Sunday, August 10, 2008

Hello Newsletter...
Whose is the earth/land country? Before year hear newsletter, whose was the language, temple, citizen population, temple ? No freedom country, neighbor countries enter rebate. Do not rebate. move side border quite day. Do not fight war. Have question newsletter? War killed mistake fight bombblast 1500 dead people.

Kevin O’Flynn, Moscow
Russia steps up attacks and blockade as Georgians retreat
Russia escalated its conflict with Georgia today, launching further airstrikes and a naval blockade, despite the withdrawal of Georgian forces from the breakaway province of South Ossetia.
As the international community called on Moscow to halt its offensive, a damaging new front opened in the province of Abkhazia, where 4,000 Russian troops were reinforcing rebels committed to breaking away from Tiblisi’s rule.
President Mikheil Saakashvili of Georgia accused Russia of trying to overthrow his government, but Moscow vowed to continue the fight, saying that Georgian officials could face charges of war crimes for attacking the South Ossetian capital on Thursday.
Vladimir Putin, the Russian Prime Minister, hinted today that South Ossetia could be subsumed into Russia, and laid responsibility for the fighting at Nato’s door.
"Georgia's aspiration to join Nato ... is driven by its attempt to drag other nations and peoples into its bloody adventures," he said.
Russia’s expanded offensive included an attempt to blockade Georgia by sea. “It [the blockade] is necessary for preventing arms shipments to Georgia by sea," a naval source told the Interfax news agency.
Russian jets also struck at a military airfield only a few miles from the capital Tbilisi. The Russian army claims that Georgian forces were still active in South Ossetia.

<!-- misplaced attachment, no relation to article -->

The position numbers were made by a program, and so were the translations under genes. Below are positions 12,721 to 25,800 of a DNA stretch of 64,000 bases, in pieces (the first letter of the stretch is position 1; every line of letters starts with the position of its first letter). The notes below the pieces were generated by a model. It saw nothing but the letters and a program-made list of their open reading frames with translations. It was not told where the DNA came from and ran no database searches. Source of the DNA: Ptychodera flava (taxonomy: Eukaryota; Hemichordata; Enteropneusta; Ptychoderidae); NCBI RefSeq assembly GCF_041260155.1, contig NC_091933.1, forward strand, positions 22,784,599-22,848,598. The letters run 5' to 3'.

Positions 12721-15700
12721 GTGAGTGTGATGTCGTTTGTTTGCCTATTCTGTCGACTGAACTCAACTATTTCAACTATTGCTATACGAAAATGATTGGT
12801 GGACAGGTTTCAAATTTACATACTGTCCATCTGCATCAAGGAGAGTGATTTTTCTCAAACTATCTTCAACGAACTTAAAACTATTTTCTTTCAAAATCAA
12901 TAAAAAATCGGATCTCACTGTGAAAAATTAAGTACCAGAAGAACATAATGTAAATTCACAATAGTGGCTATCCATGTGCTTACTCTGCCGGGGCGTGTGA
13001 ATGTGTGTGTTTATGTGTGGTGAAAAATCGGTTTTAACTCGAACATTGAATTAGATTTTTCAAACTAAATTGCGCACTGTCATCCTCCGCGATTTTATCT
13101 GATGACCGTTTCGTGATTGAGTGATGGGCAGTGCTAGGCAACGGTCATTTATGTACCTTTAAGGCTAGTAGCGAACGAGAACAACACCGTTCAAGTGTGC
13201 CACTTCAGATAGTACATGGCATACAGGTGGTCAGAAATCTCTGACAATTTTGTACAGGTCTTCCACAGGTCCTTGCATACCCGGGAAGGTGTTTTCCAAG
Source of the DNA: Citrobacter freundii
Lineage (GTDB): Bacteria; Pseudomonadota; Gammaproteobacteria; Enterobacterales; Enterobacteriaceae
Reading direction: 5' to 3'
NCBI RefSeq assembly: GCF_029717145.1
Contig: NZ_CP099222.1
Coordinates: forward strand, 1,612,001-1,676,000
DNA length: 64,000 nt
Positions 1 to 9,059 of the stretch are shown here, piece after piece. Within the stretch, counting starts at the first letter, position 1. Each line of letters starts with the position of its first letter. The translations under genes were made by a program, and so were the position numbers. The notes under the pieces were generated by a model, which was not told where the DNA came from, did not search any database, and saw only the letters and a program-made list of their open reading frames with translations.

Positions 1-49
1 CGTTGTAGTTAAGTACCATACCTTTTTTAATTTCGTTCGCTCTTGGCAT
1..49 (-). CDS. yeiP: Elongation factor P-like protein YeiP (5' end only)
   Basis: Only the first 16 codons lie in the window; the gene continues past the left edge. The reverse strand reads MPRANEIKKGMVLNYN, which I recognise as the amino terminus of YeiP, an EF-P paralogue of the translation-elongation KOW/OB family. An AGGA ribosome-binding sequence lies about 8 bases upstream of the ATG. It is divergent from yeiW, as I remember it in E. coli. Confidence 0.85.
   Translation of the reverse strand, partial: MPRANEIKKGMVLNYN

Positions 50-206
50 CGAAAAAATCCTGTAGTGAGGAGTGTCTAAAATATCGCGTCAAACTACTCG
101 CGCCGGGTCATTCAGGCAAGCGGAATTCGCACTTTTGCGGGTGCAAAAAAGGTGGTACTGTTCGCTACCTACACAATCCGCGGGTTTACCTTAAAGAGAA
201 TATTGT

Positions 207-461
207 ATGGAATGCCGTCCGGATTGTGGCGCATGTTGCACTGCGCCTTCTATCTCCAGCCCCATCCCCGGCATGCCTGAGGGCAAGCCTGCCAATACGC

Georgian officials said that 4,000 Russian troops were expected to land in Abkhazia and there are fears that Russia could strike into Georgian territory from there.
Abkhaz fighters began to attack the Kodori Gorge, a region in Abkhazia that Georgia took back in 2006, and Georgian officials said Russian jets were attacking the area.
Georgians began evacuating residents from the town of Zugudidi located close to the border with Abkhazia. “Police cars are driving round telling the population through loudspeakers to prepare for evacuation,” a resident said.
The White House said Russia’s military action in the Georgia was “dangerous and disproportionate” and that any further escalation of the conflict could harm bilateral ties.
“We have made it clear to the Russians that this will have a significant long term impact on US-Russian relations,” Jim Jeffrey, deputy National Security Adviser, said.
A spokesman for Gordon Brown called for a cessation of hostilities: "We are urging an immediate ceasefire to the fighting in South Ossetia and calling for a resumption of direct dialogue between the parties."
But on the ground, despite Georgia's withdrawal, the situation in Tskhinvali remained bleak with hundreds of people stuck in basements and bodies lying unburied in the streets.
“There are lots of Georgian bodies in different parts of the city,” said Irina Gagloeva, a South Ossetian government official.
“There is a whole entrance of a house full of bodies on Geroyev street, there is a body of the dead in all the house and something needs to be done quickly,” one resident said, saying that there were no coffins in the town as they had all burnt in the fighting.
Georgia's withdrawal from South Ossetia comes just three days after it launched airstrikes and missiles on the small town of Tskhinvali, the capital of the breakaway republic, in an attempt to force the region back under its control.
President Dmitry Medvedev said he was ordering the military prosecutor to document crimes against civilians in South Ossetia. Both sides have accused each other of atrocities. None have, as yet, been proven.

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